The First Two Hundred Years
In 1692, Robert Sibbald, Edinburgh's first Professor of
Medicine, presented to the College a collection of Natural
History specimens gathered by himself and his close friend,
Andrew Balfour. The collection was considered too valuable
in its extensive range of specimens to be hidden away and so
was given a permanent display area in what is now known as
the 'Old College'.
Successive Professors, whilst acting as curators of the
collection, set about changing the specimens in a fashion
that suited their own requirements. Each Professor claiming
that the specimens left to him were useless and moth eaten
and that the collection would have to be newly begun to be
of any value. This process of discarding specimens happened
in 1779, when John Walker took over the Chair of Natural
History from Robert Ramsey and again in 1804 when Robert
Jameson succeeded Walker.
In 1812, the collection that Jameson had begun to amass
was given the title, 'Royal Museum of the University', and
moved to rooms in the then newly built University
Quadrangle. These rooms are currently occupied by the Talbot
Rice Art Centre.
Jameson died in 1854, but not before having arranged that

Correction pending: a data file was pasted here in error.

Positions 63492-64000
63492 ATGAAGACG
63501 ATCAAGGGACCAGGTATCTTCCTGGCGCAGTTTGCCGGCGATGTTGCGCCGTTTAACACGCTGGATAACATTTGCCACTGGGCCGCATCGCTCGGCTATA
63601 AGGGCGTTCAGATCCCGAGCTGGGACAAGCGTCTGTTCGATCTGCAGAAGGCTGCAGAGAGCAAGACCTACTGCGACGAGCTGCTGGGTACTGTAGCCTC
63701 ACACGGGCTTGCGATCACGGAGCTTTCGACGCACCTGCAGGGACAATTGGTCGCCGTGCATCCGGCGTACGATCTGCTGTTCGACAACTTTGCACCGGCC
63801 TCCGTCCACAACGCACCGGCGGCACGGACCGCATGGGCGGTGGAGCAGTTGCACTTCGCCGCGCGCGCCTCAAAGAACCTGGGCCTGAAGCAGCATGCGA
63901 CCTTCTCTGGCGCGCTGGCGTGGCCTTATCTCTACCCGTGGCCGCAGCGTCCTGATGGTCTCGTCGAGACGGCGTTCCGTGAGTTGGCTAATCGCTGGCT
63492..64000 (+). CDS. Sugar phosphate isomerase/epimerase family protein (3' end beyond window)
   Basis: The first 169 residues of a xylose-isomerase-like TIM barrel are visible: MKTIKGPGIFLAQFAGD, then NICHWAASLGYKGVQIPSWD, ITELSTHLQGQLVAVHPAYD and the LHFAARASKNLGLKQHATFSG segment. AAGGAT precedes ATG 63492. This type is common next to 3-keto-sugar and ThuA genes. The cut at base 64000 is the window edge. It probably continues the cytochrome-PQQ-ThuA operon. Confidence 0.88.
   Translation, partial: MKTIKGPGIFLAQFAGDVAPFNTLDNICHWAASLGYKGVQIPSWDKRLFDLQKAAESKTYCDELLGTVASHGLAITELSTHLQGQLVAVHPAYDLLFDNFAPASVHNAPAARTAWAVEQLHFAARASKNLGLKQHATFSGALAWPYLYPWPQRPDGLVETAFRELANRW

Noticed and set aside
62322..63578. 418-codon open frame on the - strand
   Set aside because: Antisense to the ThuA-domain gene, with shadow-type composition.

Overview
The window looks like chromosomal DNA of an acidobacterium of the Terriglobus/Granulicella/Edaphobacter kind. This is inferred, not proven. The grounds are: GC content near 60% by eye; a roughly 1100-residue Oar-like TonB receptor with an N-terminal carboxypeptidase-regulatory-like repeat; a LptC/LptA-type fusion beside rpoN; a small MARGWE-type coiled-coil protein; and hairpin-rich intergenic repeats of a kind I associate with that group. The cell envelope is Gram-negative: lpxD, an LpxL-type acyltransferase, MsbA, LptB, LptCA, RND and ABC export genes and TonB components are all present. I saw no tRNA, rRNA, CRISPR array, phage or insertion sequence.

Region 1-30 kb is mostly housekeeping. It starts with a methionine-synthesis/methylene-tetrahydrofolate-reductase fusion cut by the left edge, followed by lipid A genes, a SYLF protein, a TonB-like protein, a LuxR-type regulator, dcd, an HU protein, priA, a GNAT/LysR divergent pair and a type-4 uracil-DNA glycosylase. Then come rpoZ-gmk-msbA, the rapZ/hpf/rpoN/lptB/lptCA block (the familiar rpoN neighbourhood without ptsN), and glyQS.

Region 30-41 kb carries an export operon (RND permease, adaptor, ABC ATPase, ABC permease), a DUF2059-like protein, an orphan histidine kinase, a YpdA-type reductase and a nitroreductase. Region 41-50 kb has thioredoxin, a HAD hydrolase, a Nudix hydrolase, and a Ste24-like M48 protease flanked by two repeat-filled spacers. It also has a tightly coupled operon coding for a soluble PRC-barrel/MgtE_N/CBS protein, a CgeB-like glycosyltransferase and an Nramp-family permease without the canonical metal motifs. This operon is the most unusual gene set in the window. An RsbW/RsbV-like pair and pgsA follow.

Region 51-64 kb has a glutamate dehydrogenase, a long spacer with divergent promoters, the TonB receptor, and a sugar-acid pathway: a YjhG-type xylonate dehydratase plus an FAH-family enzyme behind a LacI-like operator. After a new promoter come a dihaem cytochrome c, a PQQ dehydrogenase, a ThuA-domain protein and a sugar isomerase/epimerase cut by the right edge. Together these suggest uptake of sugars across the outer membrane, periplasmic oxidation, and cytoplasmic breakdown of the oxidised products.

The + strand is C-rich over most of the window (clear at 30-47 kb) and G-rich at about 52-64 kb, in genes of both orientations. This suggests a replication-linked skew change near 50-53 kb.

the collection, then numbering some 74,000 specimens, was to be
housed in a new National Museum. This was built next
door to the University and governed by a separate 'museum'
authority to which the Professor of Natural History would be
responsible. This museum was first known as the Museum of
Science and Art, then later as the Royal Scottish Museum.
It became apparent after Jameson's death that the Museum
and the University authorities were not to be the best of
friends. The reasons for this were twofold. First, although
the collection was housed in the museum it had been agreed
that specimens could be borrowed for teaching. With
specimens constantly on loan the museum became a nightmare
to co-ordinate. Second, the museum authorities felt that the
Professors were neglecting their keepership duties in favour
of pursuing their own scientific research.
Sir Charles Wyville Thomson had only been Professor for
two years (1870-72) before he left Edinburgh to sail with
the famous 'Challenger' expedition. This last straw broke
the back of the museum authorities who went on to appoint
their own Keeper to the collection and denied the University
access to the specimens. Once again, the University had to
set about acquiring a new collection for itself.